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Republican McMorris Rodgers says Republicans looking to empower Americans, not government

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WASHINGTON - Rep. Cathy McMorris Rodgers on Tuesday offered a kinder, gentler vision of Republicans who are determined to empower Americans, not the government, and close the gap "between where you are and where you want to be."

Tapped to deliver the GOP response to President Barack Obama's State of the Union address, McMorris Rodgers touched on the daily routines of average Americans that overshadow Washington, from kissing children goodnight to preparing for a doctor's visit, and complained that Obama's policies are making life harder.

The highest-ranking Republican woman in Congress said the GOP believes "in a government that trusts people and doesn't limit where you finish because of where you started. That is what we stand for — for an America that is every bit as compassionate as it is exceptional. Our plan is one that dreams big for everyone and turns its back on no one."

Noteworthy for a member of the Republican leadership, McMorris Rodgers expressed support for changing the nation's immigration system, though she made no mention of what to do about the estimated 11 million immigrants living in the United States illegally.

The chairwoman of the House Republican Conference focused on dealing with border security and expanding visas to attract high-tech workers.

Her remarks were highly personal, devoted in large part to her background and family. She spoke while seated on a couch in her office, a flag, family photo and fireplace in the background. She spoke of preferred Republican approaches on school choice and lower taxes.

McMorris Rodgers said that under the president's economic policies "more Americans stopped looking for a job than found one," and criticized his health care overhaul for leading to cancelled insurance coverage and patients unable to see their regular doctors.

"Republicans believe health care choices should be yours, not the government's," said the five-term congresswoman from eastern Washington. "And that whether you're a boy with Down syndrome or a woman with breast cancer, you can find coverage and a doctor who will treat you."

McMorris Rodgers' son Cole, 6, has Down syndrome, and she co-founded the Congressional Down Syndrome Caucus six years ago to try to raise awareness of the difficulties that children with the syndrome face. The 44-year-old lawmaker delivered her third child just eight weeks ago.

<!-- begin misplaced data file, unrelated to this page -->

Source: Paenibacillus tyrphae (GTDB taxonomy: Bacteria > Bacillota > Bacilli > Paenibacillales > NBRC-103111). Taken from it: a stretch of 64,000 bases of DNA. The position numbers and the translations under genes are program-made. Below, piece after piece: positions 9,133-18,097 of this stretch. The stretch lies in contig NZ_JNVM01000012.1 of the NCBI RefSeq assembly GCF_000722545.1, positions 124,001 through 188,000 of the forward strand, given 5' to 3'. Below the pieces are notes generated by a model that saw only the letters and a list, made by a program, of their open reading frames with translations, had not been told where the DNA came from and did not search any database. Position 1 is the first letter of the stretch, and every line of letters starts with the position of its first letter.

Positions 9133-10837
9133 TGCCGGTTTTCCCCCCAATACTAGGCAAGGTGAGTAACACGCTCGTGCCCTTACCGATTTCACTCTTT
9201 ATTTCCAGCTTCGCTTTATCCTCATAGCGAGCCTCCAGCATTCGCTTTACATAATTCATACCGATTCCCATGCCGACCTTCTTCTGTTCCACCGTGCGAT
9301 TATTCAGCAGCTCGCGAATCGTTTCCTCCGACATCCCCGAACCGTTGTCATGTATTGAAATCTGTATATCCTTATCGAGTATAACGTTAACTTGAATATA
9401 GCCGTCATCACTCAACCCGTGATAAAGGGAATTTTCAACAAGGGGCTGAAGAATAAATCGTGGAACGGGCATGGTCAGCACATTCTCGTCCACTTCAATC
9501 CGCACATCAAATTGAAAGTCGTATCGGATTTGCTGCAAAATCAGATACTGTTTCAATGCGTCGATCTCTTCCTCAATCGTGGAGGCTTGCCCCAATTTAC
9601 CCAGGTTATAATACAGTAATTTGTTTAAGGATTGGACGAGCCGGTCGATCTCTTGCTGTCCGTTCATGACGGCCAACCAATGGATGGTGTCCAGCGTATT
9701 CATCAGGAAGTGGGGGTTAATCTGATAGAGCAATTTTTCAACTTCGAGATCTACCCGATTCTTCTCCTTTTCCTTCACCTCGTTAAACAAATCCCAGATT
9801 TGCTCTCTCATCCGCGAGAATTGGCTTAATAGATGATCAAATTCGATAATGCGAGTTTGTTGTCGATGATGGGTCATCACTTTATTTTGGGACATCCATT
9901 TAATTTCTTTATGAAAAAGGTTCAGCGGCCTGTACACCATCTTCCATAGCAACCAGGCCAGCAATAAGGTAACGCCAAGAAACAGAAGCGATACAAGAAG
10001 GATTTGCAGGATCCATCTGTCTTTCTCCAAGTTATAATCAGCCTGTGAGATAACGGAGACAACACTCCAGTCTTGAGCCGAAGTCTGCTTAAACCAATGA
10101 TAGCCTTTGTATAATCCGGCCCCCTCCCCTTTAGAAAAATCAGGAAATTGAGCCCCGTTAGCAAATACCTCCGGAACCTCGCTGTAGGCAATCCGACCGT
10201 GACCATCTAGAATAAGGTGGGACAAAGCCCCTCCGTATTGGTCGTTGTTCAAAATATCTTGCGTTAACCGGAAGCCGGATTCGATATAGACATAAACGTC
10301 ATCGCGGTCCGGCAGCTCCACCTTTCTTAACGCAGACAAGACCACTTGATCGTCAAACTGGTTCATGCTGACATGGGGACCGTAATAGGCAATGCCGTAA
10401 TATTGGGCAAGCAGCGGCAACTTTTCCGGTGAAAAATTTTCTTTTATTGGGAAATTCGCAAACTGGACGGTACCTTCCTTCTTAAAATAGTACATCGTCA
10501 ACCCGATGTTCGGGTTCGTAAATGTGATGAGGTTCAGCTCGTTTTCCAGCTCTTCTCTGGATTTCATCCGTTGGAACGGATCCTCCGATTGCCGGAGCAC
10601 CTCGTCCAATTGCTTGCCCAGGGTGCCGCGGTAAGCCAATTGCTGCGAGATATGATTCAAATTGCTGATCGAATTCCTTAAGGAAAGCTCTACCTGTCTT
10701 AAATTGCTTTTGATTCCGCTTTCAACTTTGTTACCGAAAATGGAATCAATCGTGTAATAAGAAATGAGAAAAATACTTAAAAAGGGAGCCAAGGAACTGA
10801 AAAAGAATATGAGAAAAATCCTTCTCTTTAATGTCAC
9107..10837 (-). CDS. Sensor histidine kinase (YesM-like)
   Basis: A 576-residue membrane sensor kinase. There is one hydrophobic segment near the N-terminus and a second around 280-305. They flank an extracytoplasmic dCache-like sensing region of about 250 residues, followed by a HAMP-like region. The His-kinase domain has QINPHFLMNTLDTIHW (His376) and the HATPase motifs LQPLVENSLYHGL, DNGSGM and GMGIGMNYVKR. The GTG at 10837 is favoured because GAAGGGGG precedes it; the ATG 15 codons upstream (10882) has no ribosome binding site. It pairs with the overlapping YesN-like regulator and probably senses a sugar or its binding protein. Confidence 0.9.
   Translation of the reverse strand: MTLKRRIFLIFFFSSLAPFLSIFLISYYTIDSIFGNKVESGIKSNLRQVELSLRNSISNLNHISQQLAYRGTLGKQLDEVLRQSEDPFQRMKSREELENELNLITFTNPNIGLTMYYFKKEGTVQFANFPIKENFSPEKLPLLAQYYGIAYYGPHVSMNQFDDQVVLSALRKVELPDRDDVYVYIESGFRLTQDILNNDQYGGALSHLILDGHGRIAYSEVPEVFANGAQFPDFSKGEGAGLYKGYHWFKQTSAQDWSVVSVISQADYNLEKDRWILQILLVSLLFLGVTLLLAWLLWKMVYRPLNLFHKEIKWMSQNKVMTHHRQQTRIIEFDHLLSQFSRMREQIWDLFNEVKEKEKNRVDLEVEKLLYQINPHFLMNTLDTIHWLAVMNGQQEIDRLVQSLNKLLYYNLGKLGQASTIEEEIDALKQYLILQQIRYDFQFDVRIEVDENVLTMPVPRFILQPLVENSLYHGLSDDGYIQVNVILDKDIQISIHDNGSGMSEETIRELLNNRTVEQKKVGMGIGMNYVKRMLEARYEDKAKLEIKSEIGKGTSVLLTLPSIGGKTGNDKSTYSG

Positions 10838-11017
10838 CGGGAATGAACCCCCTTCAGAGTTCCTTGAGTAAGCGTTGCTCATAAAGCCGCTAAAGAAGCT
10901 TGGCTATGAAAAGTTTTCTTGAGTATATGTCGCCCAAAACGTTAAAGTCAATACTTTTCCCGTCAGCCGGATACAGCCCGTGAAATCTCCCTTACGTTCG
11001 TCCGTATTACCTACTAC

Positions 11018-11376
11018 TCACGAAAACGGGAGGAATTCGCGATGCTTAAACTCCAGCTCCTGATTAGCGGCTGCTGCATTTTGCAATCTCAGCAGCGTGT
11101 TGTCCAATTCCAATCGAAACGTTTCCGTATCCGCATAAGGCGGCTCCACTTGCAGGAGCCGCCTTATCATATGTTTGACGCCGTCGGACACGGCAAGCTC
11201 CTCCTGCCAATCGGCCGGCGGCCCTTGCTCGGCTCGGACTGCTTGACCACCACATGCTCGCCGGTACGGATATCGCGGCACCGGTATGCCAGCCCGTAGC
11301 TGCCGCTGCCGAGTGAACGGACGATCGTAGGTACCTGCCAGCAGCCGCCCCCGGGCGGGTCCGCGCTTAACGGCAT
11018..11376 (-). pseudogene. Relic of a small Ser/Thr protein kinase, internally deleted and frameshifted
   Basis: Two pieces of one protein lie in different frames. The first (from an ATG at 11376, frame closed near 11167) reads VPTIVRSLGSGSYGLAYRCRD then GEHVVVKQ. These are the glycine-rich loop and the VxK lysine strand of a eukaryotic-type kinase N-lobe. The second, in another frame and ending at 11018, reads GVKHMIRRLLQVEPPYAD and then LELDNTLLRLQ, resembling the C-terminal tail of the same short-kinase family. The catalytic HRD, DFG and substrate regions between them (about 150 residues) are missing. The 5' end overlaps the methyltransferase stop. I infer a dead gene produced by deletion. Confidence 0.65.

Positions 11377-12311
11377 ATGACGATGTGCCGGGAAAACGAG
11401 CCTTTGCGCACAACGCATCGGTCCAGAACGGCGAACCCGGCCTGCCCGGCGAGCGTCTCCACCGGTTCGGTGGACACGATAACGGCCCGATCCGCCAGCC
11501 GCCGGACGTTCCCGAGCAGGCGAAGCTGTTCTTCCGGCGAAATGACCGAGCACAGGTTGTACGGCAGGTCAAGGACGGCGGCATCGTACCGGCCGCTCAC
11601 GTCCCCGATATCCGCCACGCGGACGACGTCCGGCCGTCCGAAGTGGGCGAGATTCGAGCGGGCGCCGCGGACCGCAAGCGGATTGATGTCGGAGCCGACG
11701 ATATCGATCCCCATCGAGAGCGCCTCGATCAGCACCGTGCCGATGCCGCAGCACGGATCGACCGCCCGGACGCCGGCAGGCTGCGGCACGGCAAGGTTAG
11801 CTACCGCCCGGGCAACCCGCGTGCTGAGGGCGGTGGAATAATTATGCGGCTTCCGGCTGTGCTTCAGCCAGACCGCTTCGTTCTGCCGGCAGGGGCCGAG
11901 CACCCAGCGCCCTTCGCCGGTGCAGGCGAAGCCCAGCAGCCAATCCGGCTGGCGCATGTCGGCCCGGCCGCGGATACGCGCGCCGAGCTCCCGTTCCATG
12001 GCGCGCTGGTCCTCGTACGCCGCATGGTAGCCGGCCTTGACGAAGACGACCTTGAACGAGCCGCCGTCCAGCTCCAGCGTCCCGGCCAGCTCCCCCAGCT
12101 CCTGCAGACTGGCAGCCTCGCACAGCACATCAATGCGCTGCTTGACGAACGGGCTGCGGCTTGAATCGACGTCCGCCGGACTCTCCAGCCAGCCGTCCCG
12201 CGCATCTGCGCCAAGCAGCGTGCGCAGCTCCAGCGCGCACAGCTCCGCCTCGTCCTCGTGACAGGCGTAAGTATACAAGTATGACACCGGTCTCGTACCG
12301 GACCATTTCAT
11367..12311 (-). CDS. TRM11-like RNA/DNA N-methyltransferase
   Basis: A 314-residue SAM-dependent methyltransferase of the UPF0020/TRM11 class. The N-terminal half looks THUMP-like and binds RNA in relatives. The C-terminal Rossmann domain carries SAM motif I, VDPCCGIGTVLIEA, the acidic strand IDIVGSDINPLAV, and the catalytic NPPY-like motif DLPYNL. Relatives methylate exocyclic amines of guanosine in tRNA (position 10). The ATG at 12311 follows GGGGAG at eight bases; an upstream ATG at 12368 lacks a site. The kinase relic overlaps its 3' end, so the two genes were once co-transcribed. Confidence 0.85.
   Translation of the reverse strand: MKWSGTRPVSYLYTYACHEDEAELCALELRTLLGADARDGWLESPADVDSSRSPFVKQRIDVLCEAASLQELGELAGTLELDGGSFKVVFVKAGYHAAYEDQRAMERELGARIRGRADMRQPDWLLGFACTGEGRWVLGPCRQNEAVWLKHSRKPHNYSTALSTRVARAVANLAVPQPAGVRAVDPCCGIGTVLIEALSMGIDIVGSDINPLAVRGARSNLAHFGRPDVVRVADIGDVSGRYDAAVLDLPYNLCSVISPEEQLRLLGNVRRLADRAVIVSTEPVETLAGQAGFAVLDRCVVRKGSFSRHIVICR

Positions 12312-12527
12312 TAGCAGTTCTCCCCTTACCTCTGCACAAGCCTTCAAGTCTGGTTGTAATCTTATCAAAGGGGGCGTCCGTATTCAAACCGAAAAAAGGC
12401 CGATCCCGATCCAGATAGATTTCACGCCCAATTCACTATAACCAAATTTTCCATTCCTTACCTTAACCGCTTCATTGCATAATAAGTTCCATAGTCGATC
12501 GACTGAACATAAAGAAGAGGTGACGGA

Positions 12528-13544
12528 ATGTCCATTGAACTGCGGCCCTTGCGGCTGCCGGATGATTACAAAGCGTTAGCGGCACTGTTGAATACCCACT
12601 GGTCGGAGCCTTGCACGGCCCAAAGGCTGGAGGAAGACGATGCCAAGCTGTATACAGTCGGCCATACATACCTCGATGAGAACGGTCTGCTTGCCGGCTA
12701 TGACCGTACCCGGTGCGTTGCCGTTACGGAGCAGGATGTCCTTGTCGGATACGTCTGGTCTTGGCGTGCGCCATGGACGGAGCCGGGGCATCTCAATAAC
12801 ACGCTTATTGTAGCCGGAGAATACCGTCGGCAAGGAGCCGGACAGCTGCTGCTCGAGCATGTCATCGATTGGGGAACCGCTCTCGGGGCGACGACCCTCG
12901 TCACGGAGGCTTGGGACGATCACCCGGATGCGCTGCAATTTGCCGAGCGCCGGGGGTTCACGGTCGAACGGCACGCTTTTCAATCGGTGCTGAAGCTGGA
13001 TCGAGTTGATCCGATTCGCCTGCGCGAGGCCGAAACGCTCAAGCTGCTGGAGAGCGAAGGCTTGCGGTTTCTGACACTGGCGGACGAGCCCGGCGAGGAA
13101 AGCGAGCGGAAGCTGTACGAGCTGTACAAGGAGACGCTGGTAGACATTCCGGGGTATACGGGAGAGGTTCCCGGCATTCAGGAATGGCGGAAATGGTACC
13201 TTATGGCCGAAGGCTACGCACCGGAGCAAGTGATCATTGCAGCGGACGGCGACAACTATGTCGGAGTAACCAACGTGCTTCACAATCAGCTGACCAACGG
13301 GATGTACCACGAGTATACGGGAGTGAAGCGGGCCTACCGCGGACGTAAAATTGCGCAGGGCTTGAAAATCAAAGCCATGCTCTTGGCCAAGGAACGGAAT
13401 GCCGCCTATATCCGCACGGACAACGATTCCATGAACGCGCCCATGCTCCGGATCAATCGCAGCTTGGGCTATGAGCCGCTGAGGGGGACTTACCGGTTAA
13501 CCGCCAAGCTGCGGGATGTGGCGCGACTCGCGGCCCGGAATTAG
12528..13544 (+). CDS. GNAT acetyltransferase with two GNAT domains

Countering recent Democratic defences of government, McMorris Rodgers said the mission is "to ensure that we are not bound by where we come from, but empowered by what we can become. That is the gap Republicans are working to close. It's the gap we all face: between where you are and where you want to be."

Republicans have struggled to shed Democratic criticism that they've waged a "war on women," a difficulty reflected in the 2012 presidential vote in which Obama captured 55 per cent of the female vote. Republican remarks about "legitimate rape" and Mike Huckabee's recent convoluted comment about birth control and women's libido have undermined the party's effort to appeal to female voters.

Hours before the president's speech, the House voted to bar federal subsidies to Americans signing up to health care plans that cover abortion, and Democrats accused the GOP of undercutting women's reproductive rights.

McMorris Rodgers, who is fourth in the House leadership, has stood out in a GOP conference dominated by older men. Her national television address comes as the GOP is seeking to attract female voters.

The annual response to the president's address is often awarded to up-and-coming politicians, including ones with presidential ambitions. But delivering the speech to a camera after the president's applause-interrupted address can sometimes prove problematic.

Louisiana Gov. Bobby Jindal's stiff response in 2009 was widely panned, and the lasting image from Sen. Marco Rubio's speech last year was his desperate grab for a water bottle.

McMorris Rodgers was not the lone GOP voice Tuesday night. Sen. Mike Lee of Utah was giving the tea party response to the president, and Sen. Rand Paul of Kentucky was delivering his views.

Seizing on Democrats' complaints about income equality, Lee focused on inequality driven by the government and said he shared the frustration of Americans with "an ever-growing government that somehow thinks it is OK to lie to, spy on and even target its own citizens."

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